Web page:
URS FISCHER: You say, for you, that food is about emotions. How would you describe this emotional aspect of cooking and eating?
PIERRE MINA: I think I cook well when I’m in a good emotional state and when I feel plugged into the people I’m cooking for.
UF: Is there a performative aspect to the way you understand yourself as a conductor?
MRS: Yes, it’s funny that you ask that. Someone else used this word recently and I was thinking about the past when I was cooking at Gavin Brown’s Gallery. People would go upstairs to the kitchen and think that working there was performance art or a happening. It always made me laugh.
UF: How do you envision a meal? Are there a lot of times when you improvise?
MRS: I have a first idea of ââwhat inspires me and then I bring things so that everything is complete. Maybe I pick the main course and ask, “What are the other elements that will add freshness, texture, color, beauty, nutrition to the meal to bring it all together?” There has to be a balance in everything you eat. My second book took five years to write because all the recipes were journal entries. I take photos often and cook things that I really love a few times, just tasty and easy meals. These stay with me when I sit down to write a recipe list for a book and it ends up reflecting things I’ve done over a period of time that still feel relevant to me.
UF: How do you find inspiration to start a new dish?
MRS: I think it’s being exposed to a different kind of food, through a trip or a friend or someone who has done something that I ate and liked. I bring it through my sieve and make it mine. Going to Russia was a transformation because I learned a lot about food. When I lived in Greece for a year, I learned a lot about food. Back then, I often didn’t even realize what was going on. I notice it later when I incorporate these things I’ve been exposed to into my cooking.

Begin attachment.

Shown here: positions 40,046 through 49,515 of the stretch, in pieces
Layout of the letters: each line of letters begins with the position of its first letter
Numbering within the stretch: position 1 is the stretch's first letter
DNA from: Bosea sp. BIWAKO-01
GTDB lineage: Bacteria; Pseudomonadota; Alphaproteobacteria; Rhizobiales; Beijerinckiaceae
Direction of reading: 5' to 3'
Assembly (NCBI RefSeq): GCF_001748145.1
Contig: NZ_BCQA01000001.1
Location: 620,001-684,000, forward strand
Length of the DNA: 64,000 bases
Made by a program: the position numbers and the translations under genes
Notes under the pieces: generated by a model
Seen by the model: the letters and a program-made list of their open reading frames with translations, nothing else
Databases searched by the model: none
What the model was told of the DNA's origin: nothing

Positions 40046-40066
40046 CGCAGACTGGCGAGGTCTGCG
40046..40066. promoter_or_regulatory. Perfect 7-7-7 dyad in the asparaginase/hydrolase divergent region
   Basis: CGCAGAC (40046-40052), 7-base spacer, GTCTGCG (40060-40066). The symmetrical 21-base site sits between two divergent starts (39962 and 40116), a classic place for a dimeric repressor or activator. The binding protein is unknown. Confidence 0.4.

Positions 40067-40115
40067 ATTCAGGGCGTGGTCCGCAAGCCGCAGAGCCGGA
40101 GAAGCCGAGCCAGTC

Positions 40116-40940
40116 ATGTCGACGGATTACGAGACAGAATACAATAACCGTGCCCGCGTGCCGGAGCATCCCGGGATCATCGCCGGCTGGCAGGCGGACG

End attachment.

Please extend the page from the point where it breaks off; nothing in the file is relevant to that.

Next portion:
UF: I know you have been a mentor for young chefs. When you’re cooking with someone else, how open are you to letting them do their job?
MRS: In a more private setting, like a dinner where I cook with other people, I really like this collaboration. I like that several people taste a dish and say, âMore salt, less that. I feel like then you can do something amazing that you couldn’t have done on your own. However, in the cafÃ© there is not so much room for this collaboration. Consistency can feel overwhelming at times, and because you don’t have access to your customers, you can’t see their responses.
UF: When I go to restaurants and cafes, I am reassured by the taste of the food every time. Children love that a dish always tastes the same.
MRS: That’s right, and they’re your harshest critic.
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